On Fri, Mar 26, 2010 at 12:09 PM, Tyler Gates <tgates81(a)gmail.com> wrote:
encrypting the private key really isn't necessary and I highly doubt it
would work for your application nor be worth the hassel. Securing via file
permisssions as mentioned previously is really the best way to tackle this.
Think of 'other layers of protection' being firewalls, intrusion detection,
restricted logins, chroot jails, etc., etc...
yep go those, firewalls, permissions etc.
I am not sure why every one is against me trying to use another layer
of protection, just because I permission it as root.root 440, doesn't
mean its safe. I could make it safer, but unecrypting the private key,
starting slapd and removing the unecrypted file.
Or thing of it another way, my private key could be on a usb key, that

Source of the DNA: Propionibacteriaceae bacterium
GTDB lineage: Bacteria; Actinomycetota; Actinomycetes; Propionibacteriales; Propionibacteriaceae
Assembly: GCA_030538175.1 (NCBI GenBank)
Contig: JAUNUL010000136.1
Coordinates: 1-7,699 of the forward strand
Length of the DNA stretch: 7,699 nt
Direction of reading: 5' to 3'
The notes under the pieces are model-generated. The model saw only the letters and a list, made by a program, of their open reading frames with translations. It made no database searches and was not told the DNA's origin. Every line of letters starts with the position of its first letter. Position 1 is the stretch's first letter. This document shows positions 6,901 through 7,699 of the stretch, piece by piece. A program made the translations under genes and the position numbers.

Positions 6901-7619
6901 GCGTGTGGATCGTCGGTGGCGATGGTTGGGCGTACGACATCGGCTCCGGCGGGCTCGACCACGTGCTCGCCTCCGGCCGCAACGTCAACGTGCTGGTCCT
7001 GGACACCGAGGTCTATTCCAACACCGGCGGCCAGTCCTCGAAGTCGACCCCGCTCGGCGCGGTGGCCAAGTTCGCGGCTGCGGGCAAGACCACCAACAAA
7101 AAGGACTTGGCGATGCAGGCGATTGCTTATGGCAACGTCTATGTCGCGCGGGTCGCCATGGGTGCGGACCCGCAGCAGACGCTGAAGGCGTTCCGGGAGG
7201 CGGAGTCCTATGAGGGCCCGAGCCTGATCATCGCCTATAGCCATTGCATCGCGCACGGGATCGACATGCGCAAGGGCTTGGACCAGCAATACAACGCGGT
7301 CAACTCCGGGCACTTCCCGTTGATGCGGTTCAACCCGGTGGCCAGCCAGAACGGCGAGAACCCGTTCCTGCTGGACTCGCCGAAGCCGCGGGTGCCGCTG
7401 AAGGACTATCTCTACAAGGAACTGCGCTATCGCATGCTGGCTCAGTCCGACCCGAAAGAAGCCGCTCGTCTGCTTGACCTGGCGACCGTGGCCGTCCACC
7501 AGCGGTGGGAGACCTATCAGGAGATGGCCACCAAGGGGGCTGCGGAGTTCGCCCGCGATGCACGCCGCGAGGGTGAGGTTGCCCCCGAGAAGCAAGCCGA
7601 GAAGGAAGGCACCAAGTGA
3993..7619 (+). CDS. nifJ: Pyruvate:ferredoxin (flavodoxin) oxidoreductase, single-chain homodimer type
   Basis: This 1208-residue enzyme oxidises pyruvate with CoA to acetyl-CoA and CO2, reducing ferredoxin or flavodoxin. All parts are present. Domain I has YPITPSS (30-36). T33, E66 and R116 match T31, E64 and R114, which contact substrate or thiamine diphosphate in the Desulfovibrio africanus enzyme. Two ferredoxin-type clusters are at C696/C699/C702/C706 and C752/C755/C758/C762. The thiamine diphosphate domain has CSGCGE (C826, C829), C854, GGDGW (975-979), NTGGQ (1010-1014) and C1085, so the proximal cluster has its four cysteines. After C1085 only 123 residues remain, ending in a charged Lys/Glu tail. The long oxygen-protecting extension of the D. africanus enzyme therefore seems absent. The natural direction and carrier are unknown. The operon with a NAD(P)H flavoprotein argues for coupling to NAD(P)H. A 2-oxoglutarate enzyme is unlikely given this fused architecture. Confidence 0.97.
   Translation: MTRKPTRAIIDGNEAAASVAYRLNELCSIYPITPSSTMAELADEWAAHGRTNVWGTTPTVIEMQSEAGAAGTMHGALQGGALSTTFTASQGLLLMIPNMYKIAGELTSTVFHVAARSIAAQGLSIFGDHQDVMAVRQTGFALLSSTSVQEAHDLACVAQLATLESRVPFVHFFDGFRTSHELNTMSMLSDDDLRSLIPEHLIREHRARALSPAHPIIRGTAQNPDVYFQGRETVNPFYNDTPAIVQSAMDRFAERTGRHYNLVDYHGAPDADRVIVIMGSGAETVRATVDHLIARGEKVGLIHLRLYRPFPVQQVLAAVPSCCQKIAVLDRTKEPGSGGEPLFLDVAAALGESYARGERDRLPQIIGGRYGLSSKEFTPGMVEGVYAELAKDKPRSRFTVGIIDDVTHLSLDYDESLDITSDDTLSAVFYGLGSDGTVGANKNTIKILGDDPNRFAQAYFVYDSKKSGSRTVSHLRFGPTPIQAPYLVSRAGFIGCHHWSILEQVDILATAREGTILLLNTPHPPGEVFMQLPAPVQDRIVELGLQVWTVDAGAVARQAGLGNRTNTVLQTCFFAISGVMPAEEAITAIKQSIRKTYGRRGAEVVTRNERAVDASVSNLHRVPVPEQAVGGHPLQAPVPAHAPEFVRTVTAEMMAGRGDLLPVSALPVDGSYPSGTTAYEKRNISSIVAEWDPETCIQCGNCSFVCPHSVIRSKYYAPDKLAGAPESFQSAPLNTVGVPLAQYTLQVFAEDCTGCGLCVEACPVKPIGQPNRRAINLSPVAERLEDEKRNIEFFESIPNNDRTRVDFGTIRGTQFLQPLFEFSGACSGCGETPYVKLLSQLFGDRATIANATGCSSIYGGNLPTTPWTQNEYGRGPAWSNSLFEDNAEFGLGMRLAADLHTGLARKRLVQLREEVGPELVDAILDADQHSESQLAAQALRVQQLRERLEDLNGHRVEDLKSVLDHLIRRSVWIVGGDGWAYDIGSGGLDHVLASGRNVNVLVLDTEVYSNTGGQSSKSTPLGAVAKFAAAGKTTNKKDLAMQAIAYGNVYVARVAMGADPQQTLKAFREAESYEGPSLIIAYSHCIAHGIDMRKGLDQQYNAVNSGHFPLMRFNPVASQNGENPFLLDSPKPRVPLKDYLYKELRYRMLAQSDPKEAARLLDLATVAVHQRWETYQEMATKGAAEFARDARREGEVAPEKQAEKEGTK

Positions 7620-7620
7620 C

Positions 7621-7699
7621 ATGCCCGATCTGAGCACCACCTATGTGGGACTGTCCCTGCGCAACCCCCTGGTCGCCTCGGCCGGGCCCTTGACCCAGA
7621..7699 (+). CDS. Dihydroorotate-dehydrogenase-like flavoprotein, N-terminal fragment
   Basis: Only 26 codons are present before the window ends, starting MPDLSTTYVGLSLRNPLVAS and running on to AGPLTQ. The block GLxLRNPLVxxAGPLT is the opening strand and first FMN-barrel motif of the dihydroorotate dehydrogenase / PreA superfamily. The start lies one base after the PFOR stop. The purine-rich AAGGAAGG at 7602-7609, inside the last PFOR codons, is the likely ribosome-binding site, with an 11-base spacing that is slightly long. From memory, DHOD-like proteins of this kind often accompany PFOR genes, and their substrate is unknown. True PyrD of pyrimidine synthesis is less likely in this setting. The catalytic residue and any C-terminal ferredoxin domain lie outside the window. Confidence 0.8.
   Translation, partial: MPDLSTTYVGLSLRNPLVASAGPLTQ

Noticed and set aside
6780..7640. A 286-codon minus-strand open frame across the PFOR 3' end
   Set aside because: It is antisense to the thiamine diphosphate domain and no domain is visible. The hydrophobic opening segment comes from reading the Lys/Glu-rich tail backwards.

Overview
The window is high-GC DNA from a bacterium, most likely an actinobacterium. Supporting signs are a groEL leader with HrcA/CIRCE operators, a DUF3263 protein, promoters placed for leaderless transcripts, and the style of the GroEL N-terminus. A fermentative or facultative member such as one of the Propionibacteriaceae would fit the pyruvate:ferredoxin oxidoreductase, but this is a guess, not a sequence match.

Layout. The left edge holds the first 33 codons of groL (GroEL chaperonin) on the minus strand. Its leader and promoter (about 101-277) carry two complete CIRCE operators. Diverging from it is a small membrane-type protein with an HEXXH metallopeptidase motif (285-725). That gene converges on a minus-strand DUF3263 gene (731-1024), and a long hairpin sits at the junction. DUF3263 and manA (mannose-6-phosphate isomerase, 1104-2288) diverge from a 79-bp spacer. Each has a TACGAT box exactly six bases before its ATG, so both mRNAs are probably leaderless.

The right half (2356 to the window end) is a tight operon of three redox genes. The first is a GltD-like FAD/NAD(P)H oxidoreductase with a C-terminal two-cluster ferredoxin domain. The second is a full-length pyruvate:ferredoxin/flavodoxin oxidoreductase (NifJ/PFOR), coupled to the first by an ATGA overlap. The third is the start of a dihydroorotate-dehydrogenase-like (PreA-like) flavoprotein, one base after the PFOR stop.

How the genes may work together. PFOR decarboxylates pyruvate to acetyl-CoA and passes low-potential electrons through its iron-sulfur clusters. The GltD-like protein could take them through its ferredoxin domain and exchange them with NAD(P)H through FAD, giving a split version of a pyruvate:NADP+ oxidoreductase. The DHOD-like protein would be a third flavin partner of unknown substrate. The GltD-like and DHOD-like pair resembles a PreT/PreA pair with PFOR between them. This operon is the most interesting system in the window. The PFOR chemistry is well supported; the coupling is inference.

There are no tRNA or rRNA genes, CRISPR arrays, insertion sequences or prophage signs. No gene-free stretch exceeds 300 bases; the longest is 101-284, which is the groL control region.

i insert into the machine on start up and remove once slapd has
I have seen secure machine compromised before, somebody installed cvs
forgot to change the cvs userid password, root hack and a remote user
had access to the system. Some times people do silly things
on my laptop - I encrypt the fs and the swap space and my gpg key have
userid/passwords and my certs have userid password protection, like to
do the same for my ldap setup as well :)
I understand the reasons for encrypting and signing packets or
information, just asking if slapd needs access to the private key
after it has read the file on startup.
Encryption really works best for UDP like transportation like email
you cannot guarantee the recipient is the only person able to 'see' the